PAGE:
Digital Transformation • May 6, 2020

3 Cultural Factors to Consider During a Digital Transformation

iBase-t Experts

3 Cultural Factors to Consider During a Digital Transformation

Most discussion about digital transformation is focused on the systems involved: The software, the hardware, and the processes that must be changed to enable the digital enterprise. Much focus is invested in the need to unify Information Technology (IT) with operations technologies (OT) yet often the biggest challenge is getting employees to think differently to embrace change. As you evaluate your digital transformation journey, this article will present three cultural factors to consider that will help improve employee adoption and accelerate the timeframe for implementing change at your organization.

Earlier this year when we were all attending in-person events, ARC Advisory Group hosted their annual industry forum where this topic was presented. Paul Miller pointed out in a recent article based on observations from that event how the cultural divide is just as important to traverse as any systems disconnect between IT and OT.

The larger the company, the greater the challenge. With so many functional silos spread out over geographical regions, there is little understanding or collaboration between IT departments and operations. Consequently, they tend to interact poorly when forced to do so as part of strategic digitalization initiatives ordered by management. IT, for example, might be asked to select a new tool to be used by both the IT group and operations. But without adequate collaboration, IT may face an uphill battle trying to achieve broad adoption of that tool.

This article Why is Industrial Transformation so Difficult? provides further insights into the challenges associated with digital transformation.

Here are three cultural factors to consider that might help to streamline your digital transformation program.

1. Establish a Common Language

Cultural transformation starts with a common language. Given the amount of change that your organization will be subject to, it makes sense to think about a new language to describe how your “new” organization will operate and be measured for success.

This is not suggesting that a whole new set of terms and phrases must be made up. Rather, be aware as you discuss new programs and what will be involved with the implementation, to consider modifying traditional terms, borrowing from across the organization, or even coming up with a couple of new ones. What is important is for employees to see that one group is not necessarily calling all the shots. Instead, the company is going through a change and everyone is impacted. This philosophy will help to avoid turf battles and open new possibilities for how to overcome new challenges in different ways.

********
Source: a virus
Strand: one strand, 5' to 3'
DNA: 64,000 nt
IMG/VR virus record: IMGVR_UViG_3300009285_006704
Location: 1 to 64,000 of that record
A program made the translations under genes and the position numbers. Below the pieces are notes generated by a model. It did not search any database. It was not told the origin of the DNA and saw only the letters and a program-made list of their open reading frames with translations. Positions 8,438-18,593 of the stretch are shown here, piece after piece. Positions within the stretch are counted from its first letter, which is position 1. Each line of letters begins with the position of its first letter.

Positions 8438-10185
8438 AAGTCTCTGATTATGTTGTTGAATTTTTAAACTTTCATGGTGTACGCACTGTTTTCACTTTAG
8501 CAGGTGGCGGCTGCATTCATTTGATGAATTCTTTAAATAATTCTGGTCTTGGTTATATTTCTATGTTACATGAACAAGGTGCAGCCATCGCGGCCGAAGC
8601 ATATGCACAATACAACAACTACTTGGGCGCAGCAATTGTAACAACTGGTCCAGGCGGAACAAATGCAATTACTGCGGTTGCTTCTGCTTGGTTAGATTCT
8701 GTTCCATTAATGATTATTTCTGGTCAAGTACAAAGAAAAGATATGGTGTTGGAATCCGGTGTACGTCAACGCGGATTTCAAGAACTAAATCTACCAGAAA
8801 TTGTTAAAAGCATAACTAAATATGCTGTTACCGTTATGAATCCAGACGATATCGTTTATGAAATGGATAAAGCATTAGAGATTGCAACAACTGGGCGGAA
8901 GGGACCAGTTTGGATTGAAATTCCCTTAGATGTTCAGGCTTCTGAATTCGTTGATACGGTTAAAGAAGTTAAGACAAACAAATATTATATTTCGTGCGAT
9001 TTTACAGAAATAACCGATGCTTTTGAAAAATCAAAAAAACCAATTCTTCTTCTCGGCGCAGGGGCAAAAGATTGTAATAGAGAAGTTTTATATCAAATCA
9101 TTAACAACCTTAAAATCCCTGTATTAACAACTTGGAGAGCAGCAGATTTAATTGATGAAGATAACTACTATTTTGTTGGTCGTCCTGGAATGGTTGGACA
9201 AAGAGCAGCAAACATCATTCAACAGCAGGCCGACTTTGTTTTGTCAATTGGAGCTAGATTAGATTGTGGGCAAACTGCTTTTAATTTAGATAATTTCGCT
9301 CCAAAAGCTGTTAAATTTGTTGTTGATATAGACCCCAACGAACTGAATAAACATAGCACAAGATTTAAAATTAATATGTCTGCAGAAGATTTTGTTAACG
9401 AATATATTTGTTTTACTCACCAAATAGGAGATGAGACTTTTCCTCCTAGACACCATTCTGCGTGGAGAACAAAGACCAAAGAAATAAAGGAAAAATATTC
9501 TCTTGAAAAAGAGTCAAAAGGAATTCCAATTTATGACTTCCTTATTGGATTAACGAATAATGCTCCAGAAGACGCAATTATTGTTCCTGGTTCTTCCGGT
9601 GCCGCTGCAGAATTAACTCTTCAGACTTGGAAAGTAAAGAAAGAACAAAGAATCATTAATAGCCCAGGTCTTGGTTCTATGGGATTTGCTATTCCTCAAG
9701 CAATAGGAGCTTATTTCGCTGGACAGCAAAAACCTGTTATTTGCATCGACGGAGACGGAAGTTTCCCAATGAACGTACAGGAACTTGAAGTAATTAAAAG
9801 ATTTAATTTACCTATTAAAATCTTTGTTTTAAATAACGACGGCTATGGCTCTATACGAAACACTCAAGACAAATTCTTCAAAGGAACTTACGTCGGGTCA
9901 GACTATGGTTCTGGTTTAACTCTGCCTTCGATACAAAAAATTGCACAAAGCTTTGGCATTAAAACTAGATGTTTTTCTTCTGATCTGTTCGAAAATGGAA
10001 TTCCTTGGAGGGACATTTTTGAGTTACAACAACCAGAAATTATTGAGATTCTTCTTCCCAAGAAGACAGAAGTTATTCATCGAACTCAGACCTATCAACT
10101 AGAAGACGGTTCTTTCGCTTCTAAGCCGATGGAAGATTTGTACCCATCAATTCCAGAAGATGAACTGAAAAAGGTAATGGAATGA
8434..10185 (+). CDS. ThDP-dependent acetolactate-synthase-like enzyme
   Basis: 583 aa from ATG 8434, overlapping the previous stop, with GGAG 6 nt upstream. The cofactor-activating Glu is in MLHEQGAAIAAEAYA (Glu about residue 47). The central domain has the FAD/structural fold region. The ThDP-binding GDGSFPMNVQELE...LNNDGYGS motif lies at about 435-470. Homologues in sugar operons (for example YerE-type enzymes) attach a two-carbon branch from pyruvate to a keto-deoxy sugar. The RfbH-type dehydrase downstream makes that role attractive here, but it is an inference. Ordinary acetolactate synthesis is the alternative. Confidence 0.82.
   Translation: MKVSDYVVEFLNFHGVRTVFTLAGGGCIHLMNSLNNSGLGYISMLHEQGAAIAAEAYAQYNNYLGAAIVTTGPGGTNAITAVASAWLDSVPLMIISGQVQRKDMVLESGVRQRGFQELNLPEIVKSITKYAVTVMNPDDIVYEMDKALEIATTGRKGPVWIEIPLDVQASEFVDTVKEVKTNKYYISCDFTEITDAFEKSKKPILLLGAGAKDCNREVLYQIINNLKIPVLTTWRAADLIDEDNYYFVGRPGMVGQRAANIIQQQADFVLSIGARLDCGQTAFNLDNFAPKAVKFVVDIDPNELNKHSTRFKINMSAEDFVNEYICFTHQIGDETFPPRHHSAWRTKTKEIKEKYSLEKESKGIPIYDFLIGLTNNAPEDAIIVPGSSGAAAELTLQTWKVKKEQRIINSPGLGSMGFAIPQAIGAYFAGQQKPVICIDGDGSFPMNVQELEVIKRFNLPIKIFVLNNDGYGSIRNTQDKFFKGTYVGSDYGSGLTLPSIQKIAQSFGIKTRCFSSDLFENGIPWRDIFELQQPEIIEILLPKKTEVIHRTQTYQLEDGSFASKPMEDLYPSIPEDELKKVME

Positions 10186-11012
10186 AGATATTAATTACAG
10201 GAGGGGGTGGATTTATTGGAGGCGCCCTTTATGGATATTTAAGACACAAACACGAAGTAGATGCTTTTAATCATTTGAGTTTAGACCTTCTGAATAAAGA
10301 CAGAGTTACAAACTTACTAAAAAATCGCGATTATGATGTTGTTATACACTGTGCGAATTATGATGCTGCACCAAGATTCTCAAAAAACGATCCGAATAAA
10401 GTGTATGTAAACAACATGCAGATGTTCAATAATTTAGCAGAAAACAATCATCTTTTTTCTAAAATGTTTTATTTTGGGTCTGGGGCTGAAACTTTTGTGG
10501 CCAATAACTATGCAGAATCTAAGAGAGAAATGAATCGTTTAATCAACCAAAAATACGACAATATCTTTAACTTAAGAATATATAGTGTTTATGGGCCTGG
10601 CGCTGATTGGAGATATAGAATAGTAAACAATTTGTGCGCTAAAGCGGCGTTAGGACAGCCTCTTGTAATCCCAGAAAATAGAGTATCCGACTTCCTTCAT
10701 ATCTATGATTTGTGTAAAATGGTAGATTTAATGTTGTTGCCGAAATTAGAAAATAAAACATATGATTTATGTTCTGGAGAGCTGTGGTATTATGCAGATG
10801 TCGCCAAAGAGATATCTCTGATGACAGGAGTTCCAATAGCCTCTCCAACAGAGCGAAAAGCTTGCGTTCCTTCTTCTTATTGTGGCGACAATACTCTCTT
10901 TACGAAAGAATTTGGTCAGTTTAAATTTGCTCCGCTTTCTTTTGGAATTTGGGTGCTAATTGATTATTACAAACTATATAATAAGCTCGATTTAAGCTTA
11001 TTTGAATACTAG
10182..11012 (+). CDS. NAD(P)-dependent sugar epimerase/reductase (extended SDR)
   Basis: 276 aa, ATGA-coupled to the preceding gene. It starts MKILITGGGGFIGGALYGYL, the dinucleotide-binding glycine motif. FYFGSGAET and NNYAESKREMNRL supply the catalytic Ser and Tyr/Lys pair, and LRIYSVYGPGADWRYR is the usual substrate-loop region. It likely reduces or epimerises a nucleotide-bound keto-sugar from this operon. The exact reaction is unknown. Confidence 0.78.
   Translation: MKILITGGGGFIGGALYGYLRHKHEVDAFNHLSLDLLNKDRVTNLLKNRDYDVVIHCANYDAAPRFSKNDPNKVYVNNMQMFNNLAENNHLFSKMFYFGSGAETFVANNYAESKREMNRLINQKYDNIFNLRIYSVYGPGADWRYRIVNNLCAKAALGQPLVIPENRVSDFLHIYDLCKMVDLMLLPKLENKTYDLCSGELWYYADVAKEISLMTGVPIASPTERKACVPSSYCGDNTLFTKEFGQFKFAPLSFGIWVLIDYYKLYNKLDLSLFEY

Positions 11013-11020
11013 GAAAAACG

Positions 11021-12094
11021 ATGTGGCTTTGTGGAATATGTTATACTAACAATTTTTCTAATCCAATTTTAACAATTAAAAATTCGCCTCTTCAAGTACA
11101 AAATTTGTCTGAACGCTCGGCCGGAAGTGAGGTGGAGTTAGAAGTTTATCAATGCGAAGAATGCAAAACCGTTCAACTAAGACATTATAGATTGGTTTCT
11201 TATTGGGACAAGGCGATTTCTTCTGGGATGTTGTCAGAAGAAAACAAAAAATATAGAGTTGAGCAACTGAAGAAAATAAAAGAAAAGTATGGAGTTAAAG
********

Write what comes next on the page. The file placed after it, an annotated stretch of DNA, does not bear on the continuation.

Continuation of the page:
2. Create Cross-Functional Teams

While it may seem like extra work, the establishment of new teams with representatives from across all departments in the company will go a long way to gaining acceptance of the findings and recommendations necessary for the new culture that will emerge. This activity can open the door to IT and operations finding common ground and set of terminology.

From there, each can put more time into learning the intricacies of the other’s domain. These new joint teams can then be able to institute innovation from the group of members with the responsibility to build tools and platforms to move forward the digital migration. The mutual trust engendered by a cohesive culture will have greater success in bringing together the necessary level of cooperation, starting by breaking down any silos that may exist. The domain knowledge resident in each group will be shared to enable them to partner more effectively to solve the business and operational challenges the organization faces.

3. Set New Expectations

It is not common for past misunderstandings to linger, contributing to faulty perceptions about a “rival” group over time. Each side has a perception of how “other” departments operate. This can bring about a lack of trust in their actions. It can go as far as each side has no idea how the other operates in the real world, what it does, or the technologies and disciplines involved.

After all, the world of IT is quite different in many ways from OT. What works well when deploying desktop software throughout the enterprise may not have broad applicability on the roll-out of software on the factory floor. Each party, therefore, needs to be willing to take the time to understand how things function on the other side of the table. Without the attainment of mutual understanding, any assumptions made should be regarded with suspicion. Such assumptions may well lie behind earlier breakdowns when IT/OT meetings descended into recriminations and finger-pointing.

Despite the current downturn in production, now represents an important time for digital transformation programs to continue forward. Now is an opportunity to bring cultural dissonance to the surface – a new common challenge must be overcome by all. There is nothing like a common enemy to bring unlikely alliances together.

Now is a good time to begin the process of bringing IT and OT together to discuss and resolve differences in approach, technology, and terminology. Training and education programs can be started that can set the stage for much faster digital transformation when budgets are back in place to order the systems and software that is an integral part of the digital enterprise.

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